For instance, cost pressures can be cured through strategic purchasing, he notes. Another strategy to adjust to the pressures of the industry is the use of technology. For millennials and younger customers especially, this is important. TGI Fridays has made itself available through multiple online ordering apps and it allows customers to pay with Apple Pay and a few other phone pay apps. It also has a Fridays app, where people can order and pay directly.
Another investment is a new point-of-sale tablet device in restaurants, which not only has ordering and pay functions, but collects real-time data based on customer feedback. But technology doesn’t come without its own challenges, Khan says the company has to ensure its workers are still engaging customers. “We have to train them to learn our product and talk a little bit because the young generation today, they’re not as interested in talking, they want to text,” he says.
Of the 900-plus TGI Fridays restaurants, Khan has only 30 franchisees that he deals with—most own multiple restaurants. From Khan’s perspective, this makes communication easier. He says he spent his first six months building a relationship of trust with franchisees. “We are talking. We are debating. And sometimes we agree. Even when we disagree, we still smile at each other because it’s a good game of trust that we play all day long. And when you have a trust, the business goes faster,” he says.
“Training is the most important thing any company can do, but so many companies ignore their training. They think it’s an unnecessary expense, but I think that’s the most important expense the company could have.”
In a nutshell, this is how Khan describes his leadership. He considers himself a collaborative guy who seeks to empower his employees. “A few months ago, I met the waitresses and asked them what their pain points were. How could I ease those pain points? They were so thrilled because this was the first time any CEO in their career talked to them about those pain points, whether it was in the kitchen, on the floor, wherever it wasn’t working.”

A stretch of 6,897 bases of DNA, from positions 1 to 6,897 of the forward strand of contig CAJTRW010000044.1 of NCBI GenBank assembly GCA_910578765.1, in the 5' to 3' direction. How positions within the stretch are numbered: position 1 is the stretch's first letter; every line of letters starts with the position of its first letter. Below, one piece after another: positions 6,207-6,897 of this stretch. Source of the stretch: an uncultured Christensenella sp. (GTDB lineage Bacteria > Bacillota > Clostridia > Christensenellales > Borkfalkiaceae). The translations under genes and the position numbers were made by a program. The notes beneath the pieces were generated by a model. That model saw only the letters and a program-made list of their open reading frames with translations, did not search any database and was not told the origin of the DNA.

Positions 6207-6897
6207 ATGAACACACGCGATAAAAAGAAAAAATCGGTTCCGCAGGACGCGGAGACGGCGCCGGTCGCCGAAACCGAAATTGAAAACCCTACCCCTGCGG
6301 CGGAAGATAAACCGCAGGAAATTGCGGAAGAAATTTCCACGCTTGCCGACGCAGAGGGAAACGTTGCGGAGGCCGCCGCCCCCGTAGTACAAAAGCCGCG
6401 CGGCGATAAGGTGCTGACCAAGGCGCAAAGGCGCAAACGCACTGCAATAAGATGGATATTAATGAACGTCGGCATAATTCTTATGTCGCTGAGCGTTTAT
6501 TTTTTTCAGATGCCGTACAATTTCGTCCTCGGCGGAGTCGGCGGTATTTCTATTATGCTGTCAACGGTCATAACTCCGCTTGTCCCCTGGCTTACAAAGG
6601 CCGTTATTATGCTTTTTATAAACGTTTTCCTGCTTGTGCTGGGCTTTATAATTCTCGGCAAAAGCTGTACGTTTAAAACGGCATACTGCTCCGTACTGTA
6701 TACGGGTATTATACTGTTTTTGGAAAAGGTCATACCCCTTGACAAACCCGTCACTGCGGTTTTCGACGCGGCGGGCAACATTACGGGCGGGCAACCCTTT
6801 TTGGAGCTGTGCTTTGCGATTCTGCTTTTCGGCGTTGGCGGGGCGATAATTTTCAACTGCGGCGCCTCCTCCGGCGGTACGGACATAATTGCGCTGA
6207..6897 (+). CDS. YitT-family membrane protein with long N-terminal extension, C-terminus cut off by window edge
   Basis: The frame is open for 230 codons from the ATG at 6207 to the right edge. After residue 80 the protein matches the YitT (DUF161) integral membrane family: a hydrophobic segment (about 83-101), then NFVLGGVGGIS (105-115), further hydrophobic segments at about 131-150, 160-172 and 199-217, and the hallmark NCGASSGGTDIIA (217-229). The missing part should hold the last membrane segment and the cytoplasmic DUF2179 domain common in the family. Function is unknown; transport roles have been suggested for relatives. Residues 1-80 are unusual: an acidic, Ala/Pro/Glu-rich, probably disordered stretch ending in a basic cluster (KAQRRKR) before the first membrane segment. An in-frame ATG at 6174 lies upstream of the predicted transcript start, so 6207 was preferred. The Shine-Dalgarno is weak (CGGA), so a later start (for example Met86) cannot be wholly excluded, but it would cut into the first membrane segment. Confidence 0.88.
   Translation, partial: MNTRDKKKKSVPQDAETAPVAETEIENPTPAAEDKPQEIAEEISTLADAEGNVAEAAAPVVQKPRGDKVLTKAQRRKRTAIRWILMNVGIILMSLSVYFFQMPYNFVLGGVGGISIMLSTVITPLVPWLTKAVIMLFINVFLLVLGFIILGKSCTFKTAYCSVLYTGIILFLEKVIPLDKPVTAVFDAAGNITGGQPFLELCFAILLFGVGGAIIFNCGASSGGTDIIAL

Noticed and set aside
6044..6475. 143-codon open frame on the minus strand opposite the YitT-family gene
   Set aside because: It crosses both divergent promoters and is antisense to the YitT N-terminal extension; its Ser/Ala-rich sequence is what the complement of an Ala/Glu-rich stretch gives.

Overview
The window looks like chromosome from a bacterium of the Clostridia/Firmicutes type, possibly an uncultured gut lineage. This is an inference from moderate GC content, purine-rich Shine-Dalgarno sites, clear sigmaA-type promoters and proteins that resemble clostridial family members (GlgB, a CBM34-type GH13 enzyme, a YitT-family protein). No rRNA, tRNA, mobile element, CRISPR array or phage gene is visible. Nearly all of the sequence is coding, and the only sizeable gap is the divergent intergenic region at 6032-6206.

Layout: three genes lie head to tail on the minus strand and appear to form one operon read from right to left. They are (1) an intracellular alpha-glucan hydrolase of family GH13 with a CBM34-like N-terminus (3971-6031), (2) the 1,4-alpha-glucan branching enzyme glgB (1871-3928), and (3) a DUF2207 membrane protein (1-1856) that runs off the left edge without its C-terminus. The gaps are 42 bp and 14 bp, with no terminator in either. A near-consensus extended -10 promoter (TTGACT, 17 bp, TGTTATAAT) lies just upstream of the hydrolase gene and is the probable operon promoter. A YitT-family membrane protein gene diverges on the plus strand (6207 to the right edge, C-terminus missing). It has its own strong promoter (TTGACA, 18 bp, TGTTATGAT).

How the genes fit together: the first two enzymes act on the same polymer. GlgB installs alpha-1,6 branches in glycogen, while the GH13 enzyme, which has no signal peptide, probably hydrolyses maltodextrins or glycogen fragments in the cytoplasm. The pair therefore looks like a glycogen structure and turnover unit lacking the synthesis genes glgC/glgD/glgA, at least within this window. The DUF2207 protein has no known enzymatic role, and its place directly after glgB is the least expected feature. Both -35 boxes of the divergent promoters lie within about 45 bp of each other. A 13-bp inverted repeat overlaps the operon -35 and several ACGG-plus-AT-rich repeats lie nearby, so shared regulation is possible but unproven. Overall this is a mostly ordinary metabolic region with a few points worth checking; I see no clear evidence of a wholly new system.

So far Khan’s approach seems to have worked. While the company is private and won’t disclose financial information, he said that the company had met his aggressive sales metrics for the year. However, there have been closings of TGI Fridays restaurants and Khan says it’s important to “prune” the maturing restaurant industry.
For the coming year, Khan says the company will revamp the bar section of its restaurants, looking for creative ideas to breathe life into that area of the restaurant. It’s also working with different corporate officers and franchisees to test new items for its menu. Not shockingly, Khan, whose thirst for education never ends, is also focusing in on constantly training his employees. He says this facet of a company often gets overlooked.
“Training is the most important thing any company can do, but so many companies ignore their training. They think it’s an unnecessary expense, but I think that’s the most important expense the company could have. Train your people on what you’re working on and to provide good, quality service. People can ignore a lot of [things], but if you treat them poorly, they will remember it forever.”